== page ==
Police reform advocates and law enforcement groups alike are cautiously welcoming a package of bipartisan reforms as a positive step toward improved police-community relations.
The agreement on police reform was finally reached last week between the DFL, led by Gov. Tim Walz, and Republicans, who control the Senate. It passed before the end of the special session, marking a rare bipartisan triumph at the capitol.
The discussion around police reform was triggered by the late May death of George Floyd. Minneapolis Police Officer Derek Chauvin has since been charged with second- and third-degree murder and second-degree manslaughter in the case, and his three fellow officers on the scene stand charged with aiding and abetting murder.
In the wake of Floyd’s death, new questions resurfaced about police practices, especially those of the Minneapolis Police Department. In particular, critics raised questions about use of force policies and how use-of-force and other complaints are handled by departments.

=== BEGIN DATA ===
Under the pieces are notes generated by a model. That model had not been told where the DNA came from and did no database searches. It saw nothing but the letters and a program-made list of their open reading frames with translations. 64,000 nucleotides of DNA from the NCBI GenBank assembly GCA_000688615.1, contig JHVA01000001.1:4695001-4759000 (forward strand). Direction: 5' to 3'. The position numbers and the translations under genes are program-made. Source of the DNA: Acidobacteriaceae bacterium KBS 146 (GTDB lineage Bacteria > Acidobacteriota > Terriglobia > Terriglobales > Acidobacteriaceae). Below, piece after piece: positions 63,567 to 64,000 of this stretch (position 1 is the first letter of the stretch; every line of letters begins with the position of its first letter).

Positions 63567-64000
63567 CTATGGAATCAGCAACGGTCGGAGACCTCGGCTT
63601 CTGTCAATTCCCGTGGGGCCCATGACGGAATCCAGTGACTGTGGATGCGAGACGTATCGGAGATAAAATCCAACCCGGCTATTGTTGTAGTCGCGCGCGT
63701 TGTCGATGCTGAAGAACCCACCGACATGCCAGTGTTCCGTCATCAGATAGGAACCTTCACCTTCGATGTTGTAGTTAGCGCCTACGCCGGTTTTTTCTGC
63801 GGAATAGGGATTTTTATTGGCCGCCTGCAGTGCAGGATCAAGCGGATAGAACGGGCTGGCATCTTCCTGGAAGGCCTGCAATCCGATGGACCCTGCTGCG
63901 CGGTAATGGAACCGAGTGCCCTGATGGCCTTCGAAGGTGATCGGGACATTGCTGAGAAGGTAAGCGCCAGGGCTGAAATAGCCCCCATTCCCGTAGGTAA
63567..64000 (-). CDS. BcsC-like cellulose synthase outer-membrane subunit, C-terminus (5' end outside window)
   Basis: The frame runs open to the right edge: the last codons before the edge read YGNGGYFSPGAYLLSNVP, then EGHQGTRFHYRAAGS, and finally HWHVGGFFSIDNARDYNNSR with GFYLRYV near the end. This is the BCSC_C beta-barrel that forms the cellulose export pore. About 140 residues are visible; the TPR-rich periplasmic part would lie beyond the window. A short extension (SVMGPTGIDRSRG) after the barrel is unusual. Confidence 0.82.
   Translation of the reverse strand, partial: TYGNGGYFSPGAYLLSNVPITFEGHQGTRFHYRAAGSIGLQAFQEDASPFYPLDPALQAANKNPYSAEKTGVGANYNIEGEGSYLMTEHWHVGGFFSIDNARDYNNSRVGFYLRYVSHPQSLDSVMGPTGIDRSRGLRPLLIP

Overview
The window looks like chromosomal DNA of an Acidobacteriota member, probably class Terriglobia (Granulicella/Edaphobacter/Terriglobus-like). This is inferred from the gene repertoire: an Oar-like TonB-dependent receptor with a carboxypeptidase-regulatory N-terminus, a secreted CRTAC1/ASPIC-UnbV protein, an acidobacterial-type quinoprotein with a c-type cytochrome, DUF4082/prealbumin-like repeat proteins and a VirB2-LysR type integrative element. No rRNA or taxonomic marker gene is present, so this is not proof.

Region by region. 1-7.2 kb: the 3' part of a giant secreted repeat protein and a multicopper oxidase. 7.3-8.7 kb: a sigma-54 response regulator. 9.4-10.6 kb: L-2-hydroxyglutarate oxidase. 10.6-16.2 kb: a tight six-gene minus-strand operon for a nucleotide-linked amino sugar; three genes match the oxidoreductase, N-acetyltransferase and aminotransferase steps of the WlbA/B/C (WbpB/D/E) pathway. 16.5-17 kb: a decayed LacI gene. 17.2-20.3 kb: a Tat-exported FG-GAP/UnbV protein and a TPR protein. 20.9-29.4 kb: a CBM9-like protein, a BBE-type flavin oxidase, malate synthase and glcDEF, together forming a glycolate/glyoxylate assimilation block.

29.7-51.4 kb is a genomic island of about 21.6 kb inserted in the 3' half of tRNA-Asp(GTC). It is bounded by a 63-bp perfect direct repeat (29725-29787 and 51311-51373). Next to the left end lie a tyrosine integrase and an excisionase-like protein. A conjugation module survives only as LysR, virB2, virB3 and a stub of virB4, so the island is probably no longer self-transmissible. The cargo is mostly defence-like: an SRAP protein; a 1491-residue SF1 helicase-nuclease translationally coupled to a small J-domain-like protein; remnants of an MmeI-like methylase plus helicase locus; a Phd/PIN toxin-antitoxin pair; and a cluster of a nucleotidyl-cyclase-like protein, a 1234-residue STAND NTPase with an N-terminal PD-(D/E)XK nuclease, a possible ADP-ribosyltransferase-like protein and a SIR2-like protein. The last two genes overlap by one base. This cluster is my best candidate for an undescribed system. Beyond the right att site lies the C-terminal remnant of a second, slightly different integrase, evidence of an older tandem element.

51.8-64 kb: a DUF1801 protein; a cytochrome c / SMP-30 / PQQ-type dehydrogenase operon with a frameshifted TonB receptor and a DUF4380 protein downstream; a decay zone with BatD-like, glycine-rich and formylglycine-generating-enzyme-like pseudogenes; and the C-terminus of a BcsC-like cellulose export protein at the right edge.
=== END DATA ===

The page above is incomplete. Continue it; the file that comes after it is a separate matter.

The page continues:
Last month, Walz and the legislature’s POCI (People of Color and Indigenous) caucus proposed nearly two dozen reforms. About half enjoyed bipartisan support, but agreement between Republicans and DFLers over the package fell apart at the last minute. With Walz seeking to extend his Peacetime Emergency Declaration, he was forced to call yet another special session this month. With a month of additional negotiations under their belts, all sides were finally able to reach an agreement they felt comfortable with.
Because local departments are given significant latitude to implement their own policies, the effect of the new bill could vary from department to department. It includes a ban on chokeholds and warrior-style training and provides for additional training and resources for officers.
It also creates a duty to intervene when officers see a colleague acting inappropriately, includes measures designed to improve transparency and accountability in cases of alleged misconduct, and encourages departments to incentivize officers to live in the communities they patrol.
Legislators on both sides of the aisle emphasized that the legislation is just a start. The bill’s lead sponsor in the House, DFL Rep. Carlos Mariani, of St. Paul, said that he believed the bill passed by the House in the previous session was much stronger.